Formal notice of appeal from South Columbus High School and the Columbus County Schools was filed with the North Carolina High School Athletic Association tonight, just hours after the NCHSAA’s Executive Committee upheld a decision from its commissioner to allow Southern Vance to move on in the state’s 2A high school varsity football playoffs this Friday.
    Columbus County Schools attorney Bill Phipps said he submitted the notice of appeal to NCHSAA officials, and its attorney, via email after 8 p.m. That appeal asks that the full NCHSAA board review the decision made by its seven-member executive committee.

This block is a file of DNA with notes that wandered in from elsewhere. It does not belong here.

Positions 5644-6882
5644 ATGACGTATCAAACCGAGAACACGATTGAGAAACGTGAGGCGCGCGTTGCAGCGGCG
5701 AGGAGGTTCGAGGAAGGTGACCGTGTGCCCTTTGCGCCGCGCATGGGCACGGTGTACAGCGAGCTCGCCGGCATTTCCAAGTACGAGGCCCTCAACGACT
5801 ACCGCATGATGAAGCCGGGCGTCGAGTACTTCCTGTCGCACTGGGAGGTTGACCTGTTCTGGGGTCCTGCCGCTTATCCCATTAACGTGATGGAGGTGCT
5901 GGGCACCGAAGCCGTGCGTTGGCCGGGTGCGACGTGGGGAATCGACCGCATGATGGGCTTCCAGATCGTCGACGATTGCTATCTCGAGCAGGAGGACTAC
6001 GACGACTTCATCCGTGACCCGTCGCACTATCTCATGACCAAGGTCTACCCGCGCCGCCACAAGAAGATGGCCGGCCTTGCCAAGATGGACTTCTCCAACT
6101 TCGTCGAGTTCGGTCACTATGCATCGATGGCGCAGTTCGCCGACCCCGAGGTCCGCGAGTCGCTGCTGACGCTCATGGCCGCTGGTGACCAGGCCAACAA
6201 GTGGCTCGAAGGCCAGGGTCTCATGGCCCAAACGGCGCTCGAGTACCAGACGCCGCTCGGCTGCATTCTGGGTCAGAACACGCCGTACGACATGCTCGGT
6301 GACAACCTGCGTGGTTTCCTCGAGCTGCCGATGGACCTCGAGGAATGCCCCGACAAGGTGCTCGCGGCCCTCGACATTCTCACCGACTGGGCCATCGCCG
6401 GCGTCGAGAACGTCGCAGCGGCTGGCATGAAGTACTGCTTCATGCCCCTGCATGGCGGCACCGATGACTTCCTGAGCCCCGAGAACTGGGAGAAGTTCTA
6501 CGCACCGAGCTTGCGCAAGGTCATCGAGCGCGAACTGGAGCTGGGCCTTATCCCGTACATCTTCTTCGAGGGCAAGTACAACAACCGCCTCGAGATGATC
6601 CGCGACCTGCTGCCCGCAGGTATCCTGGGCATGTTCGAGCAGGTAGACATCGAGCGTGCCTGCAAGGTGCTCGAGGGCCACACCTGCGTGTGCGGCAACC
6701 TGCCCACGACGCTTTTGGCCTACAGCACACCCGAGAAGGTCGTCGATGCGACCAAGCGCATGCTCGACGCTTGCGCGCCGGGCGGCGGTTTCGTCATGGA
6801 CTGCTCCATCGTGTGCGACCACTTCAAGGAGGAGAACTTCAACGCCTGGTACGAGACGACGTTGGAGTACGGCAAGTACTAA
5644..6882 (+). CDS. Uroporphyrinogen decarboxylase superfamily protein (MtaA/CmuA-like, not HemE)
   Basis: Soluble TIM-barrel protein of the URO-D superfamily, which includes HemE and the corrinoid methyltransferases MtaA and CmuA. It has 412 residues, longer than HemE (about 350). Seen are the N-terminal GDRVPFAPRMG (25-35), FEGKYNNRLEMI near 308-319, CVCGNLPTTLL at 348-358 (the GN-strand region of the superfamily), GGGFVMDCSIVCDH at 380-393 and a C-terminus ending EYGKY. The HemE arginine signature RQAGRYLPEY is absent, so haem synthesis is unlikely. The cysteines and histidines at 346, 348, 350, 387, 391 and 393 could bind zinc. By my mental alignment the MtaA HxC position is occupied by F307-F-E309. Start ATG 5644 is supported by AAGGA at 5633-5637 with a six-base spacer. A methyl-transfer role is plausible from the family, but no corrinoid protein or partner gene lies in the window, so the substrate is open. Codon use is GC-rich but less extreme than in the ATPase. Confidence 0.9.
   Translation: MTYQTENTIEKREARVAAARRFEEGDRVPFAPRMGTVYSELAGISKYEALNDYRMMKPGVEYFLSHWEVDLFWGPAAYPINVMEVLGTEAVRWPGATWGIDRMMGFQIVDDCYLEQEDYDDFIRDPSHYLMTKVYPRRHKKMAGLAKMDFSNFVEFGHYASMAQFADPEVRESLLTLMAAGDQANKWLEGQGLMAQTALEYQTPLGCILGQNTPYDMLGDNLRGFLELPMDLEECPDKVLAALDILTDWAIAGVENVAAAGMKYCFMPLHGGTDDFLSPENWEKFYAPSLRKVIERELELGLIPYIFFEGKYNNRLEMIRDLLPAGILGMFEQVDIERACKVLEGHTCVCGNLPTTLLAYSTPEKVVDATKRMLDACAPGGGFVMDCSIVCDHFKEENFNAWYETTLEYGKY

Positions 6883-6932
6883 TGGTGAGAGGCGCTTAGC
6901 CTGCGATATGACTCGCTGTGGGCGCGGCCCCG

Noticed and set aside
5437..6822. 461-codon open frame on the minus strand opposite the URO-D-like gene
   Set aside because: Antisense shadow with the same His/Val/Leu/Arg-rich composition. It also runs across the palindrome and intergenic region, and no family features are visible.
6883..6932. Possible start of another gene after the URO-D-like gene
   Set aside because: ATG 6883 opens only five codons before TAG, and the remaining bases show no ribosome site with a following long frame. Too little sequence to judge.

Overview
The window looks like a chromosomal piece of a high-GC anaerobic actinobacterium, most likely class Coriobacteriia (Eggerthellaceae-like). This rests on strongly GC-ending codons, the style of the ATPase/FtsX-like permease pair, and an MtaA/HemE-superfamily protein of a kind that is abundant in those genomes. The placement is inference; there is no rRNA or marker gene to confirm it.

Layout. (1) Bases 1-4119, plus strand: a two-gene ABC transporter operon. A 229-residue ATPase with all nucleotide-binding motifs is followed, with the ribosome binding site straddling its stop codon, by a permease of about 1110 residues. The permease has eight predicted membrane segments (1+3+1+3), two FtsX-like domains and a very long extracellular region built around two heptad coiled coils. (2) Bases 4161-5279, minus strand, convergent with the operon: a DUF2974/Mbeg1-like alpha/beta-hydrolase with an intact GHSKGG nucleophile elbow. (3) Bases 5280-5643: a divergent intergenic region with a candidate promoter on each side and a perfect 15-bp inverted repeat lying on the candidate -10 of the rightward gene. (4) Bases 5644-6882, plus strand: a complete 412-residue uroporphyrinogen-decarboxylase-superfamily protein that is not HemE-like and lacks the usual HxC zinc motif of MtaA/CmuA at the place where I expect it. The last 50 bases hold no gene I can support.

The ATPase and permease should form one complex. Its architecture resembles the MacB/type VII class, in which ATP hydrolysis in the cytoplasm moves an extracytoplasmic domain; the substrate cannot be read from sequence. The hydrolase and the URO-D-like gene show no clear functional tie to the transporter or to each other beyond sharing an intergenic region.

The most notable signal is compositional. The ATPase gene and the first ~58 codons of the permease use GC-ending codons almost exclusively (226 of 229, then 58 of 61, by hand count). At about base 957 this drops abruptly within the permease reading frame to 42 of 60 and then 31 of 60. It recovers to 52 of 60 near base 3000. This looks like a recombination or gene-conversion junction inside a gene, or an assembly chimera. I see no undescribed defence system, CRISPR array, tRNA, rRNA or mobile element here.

Superintendent Alan Faulk polled Board of Education members, who agreed to take the appeal forward.
    It was not known tonight when that appeal will be heard, but it seemed clear that it won’t be before Friday’s football game, and Phipps said its unlikely the 2013 Stallions will ever suit up again.
    Phipps said he plans to call the game official who ejected a Southern Vance player from the team’s final regular season game against Franklinton to testify. That player took part in the Raiders’ 12-6 win at South Columbus this past Friday night.
    For more on this story, see the posts below. For updates, as events warrant, keep checking tabor-loris.com.

Nov. 20 evening post

    South Columbus High School’s 2013 varsity football season ended in a hastily called but lengthy conference call meeting late this afternoon.